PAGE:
Like most artists that emerged during the post-punk/new wave era, Elvis Costello suffers from the same dilemma, that is, of being perpetually branded as a product of the 80s music scene.
Considering that rock legend Bruce Springsteen is famous for his lyrical genius, the very idea of a Springsteen memoir is exciting and intriguing. Would an autobiography match up to the cinematic lyrics found in classics like “Born in the USA”, “The Promised Land” and of course, “Born to Run”?
As the title of his autobiography Not Dead Yet suggests, singer/drummer/producer/actor/film composer Phil Collins is a bit of a joker. This 400-page book is written in a breezy style and it would not be too difficult to finish it all off in a couple of days.
Robbie Robertson (real name: Jaime Royal Robertson) is perhaps best known for being the guitarist/principal songwriter of The Band, a highly influential group that were active mainly from 1968 to 1977. Robertson has also a solid reputation as a solo artist, film composer and producer.
The eighth part of cartoonist Troy Chin’s autobiographical work finds our protagonist still trying to make sense of life in Singapore.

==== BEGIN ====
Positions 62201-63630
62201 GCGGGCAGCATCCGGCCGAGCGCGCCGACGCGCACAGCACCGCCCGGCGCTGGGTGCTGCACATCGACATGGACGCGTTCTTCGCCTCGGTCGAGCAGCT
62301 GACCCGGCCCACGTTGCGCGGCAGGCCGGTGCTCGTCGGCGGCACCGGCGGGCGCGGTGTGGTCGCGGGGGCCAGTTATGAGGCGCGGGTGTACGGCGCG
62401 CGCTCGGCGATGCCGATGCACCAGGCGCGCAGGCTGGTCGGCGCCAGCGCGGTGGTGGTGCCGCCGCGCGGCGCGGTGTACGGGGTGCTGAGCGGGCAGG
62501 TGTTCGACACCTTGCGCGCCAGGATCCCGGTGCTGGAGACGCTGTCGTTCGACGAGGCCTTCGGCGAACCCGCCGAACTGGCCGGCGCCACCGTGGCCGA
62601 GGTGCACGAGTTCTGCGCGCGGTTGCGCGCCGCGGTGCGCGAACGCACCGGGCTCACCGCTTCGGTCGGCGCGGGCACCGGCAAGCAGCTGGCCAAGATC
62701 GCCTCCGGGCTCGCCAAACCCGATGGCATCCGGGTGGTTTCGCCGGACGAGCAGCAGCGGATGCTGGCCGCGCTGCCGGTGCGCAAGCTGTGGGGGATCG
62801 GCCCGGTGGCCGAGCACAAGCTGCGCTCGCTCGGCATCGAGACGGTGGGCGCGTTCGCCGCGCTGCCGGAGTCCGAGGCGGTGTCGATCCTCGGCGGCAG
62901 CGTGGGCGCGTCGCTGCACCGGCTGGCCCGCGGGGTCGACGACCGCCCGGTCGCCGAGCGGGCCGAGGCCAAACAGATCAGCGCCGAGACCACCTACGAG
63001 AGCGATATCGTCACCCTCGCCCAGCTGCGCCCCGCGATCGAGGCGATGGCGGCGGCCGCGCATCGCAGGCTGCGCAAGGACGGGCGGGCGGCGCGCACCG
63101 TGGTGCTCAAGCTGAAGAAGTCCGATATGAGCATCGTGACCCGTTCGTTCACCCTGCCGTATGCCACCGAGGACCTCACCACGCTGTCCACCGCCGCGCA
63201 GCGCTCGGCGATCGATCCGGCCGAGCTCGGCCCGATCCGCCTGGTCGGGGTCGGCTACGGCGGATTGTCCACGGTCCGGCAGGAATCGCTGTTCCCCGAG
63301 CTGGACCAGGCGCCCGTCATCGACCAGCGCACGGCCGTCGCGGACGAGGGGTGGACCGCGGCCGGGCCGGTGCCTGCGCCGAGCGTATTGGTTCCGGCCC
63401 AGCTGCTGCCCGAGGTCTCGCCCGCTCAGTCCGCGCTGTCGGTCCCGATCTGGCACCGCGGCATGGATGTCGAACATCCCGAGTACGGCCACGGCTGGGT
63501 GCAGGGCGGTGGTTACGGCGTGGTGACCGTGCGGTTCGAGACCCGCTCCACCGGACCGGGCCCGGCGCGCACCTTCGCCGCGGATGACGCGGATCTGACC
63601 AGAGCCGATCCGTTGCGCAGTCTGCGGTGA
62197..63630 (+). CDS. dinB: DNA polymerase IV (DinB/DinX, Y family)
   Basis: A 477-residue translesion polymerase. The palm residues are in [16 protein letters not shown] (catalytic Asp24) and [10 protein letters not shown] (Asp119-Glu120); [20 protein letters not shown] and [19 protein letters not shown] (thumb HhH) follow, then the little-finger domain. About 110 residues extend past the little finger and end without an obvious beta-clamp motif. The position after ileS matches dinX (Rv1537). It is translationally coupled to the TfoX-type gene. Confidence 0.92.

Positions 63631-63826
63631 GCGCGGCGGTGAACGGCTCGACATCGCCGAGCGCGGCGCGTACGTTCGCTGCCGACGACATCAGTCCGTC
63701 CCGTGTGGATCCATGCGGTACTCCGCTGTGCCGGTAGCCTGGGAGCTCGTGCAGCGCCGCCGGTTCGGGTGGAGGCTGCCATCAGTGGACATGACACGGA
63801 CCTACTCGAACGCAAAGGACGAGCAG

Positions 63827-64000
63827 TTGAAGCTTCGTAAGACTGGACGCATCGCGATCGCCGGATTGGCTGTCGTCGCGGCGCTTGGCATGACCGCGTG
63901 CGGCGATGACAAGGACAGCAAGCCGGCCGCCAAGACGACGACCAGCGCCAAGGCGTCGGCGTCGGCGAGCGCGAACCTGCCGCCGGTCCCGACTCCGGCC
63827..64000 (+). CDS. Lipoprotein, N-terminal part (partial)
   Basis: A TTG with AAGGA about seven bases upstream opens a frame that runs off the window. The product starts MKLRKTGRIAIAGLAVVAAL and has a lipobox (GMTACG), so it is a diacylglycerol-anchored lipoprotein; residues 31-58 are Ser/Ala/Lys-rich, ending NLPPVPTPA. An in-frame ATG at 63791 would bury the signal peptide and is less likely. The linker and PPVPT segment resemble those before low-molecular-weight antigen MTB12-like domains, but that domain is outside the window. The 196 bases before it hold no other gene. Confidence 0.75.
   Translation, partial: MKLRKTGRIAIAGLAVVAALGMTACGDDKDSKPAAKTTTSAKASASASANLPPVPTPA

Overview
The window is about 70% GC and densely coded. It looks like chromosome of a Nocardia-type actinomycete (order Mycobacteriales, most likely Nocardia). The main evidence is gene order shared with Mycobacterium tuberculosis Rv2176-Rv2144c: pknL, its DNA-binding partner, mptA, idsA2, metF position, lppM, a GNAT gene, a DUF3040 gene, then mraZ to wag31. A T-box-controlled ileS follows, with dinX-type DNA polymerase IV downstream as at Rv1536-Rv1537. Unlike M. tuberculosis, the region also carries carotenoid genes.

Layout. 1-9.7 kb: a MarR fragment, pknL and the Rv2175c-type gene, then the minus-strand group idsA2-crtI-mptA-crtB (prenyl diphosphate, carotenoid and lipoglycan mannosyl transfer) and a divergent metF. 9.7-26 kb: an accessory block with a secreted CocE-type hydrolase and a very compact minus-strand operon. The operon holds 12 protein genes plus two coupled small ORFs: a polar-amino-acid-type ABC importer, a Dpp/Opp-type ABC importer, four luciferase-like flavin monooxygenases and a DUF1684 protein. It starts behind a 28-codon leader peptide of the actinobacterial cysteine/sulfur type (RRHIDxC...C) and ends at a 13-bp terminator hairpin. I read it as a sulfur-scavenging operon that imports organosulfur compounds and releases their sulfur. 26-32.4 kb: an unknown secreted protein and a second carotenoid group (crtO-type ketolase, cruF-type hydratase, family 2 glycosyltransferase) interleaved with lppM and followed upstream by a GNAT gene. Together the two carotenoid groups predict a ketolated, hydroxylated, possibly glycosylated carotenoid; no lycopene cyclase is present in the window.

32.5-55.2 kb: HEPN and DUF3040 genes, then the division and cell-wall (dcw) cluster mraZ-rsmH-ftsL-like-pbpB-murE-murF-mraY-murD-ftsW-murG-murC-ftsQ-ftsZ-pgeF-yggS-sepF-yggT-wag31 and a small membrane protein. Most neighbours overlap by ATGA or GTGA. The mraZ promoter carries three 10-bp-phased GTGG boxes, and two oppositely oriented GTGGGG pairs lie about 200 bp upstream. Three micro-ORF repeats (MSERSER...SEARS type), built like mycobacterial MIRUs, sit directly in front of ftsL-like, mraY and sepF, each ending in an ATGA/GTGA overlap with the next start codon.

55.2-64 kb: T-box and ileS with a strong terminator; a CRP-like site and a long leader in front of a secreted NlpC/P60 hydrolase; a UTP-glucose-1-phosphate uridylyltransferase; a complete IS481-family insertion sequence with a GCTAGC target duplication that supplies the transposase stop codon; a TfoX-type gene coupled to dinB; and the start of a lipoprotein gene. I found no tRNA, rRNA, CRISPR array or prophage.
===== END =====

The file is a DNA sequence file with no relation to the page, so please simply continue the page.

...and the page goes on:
I have been a fan of the Canadian singer-songwriter since the early 80s when a friend of mine (who was then studying in Canada) gave me a mixtape of his music and that was that, I was sold!
To be absolutely honest, Chrissie Hynde was one of the first female rock ’n’ rollers I seriously got into at the very beginning of the 1980s. Considering the times, she represented something very different in rock ’n’ roll for a female performer and fronted an amazing band in Pretenders.
At the launch of the seventh edition of Troy Chin’s The Resident Tourist held at Books Kinokuniya, the author himself mentioned to me that my reviews of his books are ‘biased’. Meaning that my glowing assessments of his work are somehow less than objective due to the fact that I appreciated their intrinsic value as art.